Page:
I watched the sun set over the empty maize rows and Kumbali forest, took a final bucket bath, gorged myself on Indian food and good company, and—accepting there must always be unfinished business and unsaid goodbyes—put down the pen.

Friday, October 21, 2011

Permaculture, Natural Medicine Training, Festivals!

Some photos of October, my last month in Malawi... Diesel Petrol Palibe: a frequent scene these days

Somehow China always takes the cake.

Alex talks permaculture at UNDP's climate change conference in October.

Sunset on the road from Salima, one last time

Salima puppy cam!

A last trip to the lake, camping with Michelle and Stevie, at the Sandfest at Livingstonia Beach. The king of Swaziland showed up too.

Eston leads a tour for Msalura LEA teachers, who visited with Martin Pullen on another trip over from the UK. Many thanks to Martin and Msalura for bringing moringa poles, which serve as truncheons for a gazebo in the Natural Medicine Garden.

A new tractor for Wibke's chickens in the residential gardenWater management in the residential garden

Solar pump

Kelvie and Carol in Memo Garden

A visit from a traditional healer

Nelson builds an A-Frame to demonstrate planting on contour

Chili oil brewing

Pounding eucalyptus powder

Eucalyptus powder

Another use of artemisia

Solar oven

Scouting out materials at the Anamed training

Integrated Pest Management... attracting beneficials

The road to Dedza

Chowe sunset

Earthdance in Chowe, Mangochi

Monday, September 12, 2011

A few months of photos

Veg box number one. NGP recently began selling weekly subscriptions for organic produce from the Kusamala Market Garden. The glorious beet.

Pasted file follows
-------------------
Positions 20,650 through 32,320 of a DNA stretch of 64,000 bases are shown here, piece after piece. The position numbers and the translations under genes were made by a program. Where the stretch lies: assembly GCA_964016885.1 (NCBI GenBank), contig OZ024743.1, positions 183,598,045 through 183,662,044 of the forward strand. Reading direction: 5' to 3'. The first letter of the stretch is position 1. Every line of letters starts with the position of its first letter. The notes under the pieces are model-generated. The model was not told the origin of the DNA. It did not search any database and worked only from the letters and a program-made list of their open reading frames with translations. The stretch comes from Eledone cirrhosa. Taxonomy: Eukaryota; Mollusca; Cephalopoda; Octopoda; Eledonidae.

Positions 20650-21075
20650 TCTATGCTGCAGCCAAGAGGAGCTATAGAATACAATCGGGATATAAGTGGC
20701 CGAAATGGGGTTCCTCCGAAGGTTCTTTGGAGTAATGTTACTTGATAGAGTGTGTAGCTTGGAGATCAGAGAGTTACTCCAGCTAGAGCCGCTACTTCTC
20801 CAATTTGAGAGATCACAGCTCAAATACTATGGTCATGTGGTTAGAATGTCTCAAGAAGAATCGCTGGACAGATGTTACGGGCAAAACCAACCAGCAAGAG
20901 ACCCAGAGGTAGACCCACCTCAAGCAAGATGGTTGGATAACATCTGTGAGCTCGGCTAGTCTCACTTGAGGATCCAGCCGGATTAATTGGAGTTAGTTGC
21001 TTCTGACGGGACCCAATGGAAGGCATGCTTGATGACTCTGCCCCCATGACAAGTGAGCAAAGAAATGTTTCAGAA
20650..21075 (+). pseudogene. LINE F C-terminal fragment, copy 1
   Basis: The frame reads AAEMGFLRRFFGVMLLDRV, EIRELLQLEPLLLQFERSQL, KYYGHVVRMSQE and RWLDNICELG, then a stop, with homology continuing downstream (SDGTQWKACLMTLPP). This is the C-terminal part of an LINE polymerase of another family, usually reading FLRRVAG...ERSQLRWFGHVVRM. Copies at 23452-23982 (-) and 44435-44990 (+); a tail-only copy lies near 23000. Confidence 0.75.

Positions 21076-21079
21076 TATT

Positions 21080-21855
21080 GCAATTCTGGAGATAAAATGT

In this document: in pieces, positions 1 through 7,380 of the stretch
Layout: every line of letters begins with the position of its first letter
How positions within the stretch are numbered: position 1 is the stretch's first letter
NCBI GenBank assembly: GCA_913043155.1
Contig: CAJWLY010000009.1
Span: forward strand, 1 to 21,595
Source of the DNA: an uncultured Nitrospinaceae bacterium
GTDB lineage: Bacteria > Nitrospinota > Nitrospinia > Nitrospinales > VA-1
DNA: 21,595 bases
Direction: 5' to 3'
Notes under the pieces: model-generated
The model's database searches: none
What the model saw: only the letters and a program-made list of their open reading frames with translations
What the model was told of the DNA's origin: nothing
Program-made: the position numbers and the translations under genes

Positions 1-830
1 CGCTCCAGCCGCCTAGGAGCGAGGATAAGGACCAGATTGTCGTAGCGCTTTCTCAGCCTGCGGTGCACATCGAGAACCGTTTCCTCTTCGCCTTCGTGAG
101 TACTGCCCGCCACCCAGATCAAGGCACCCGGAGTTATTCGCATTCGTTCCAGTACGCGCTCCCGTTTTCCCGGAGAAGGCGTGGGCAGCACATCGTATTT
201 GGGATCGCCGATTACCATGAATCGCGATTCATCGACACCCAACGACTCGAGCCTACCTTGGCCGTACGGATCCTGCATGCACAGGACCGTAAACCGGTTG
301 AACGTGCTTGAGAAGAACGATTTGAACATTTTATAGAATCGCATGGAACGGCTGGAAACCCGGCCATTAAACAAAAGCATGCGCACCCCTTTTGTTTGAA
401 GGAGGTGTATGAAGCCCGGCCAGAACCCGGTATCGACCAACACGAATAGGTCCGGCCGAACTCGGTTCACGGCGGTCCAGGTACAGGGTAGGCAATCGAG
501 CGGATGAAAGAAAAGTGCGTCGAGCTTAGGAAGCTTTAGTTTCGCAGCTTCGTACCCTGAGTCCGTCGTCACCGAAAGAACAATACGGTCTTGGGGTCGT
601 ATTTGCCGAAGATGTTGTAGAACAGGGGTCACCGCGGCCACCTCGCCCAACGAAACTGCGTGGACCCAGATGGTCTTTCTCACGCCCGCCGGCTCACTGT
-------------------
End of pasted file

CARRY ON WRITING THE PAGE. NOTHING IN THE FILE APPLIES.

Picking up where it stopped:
Eston and Alex lead a resource walk at Kachere Juvenile prison.

Jatropha nursery day. We planted 3000 jatropha, which will be used to make biodiesel for the NGP truck.

Jatropha week 2.

A bushbaby committed suicide on the transformer and we lost power for a day.

Thatched-roof classroom at NGP.

Permaculture in the Memo Garden; using water wisely.

People I love, on a boat to Lizard Island in Senga Bay during Close of Service Conference.

From a beach chair at Sangilo.

Nkhata bay.

Looking toward Livingstonia on the road from Sangilo. Esther and I stayed with Meg in Chitimba for a few days during the country-wide political demonstrations.

Yummy bulgogi (Korean barbeque) by Esther.

The borehole from Esther's window.

Dedza sunset in Mpalale village, where I stayed for a week in July helping with this year's pre-service training.

Salima friends, Patrick and Vincent. Sitemate welcome party in Senga Bay.

Ernest, my watchman and friend, now under Sally's employ.

Afternoon guest.

Footwear fashion in Salima

Blessings gives a goodbye speech at Msalura's graduation "celemony"

A goodbye fanta party with my neighborhood friends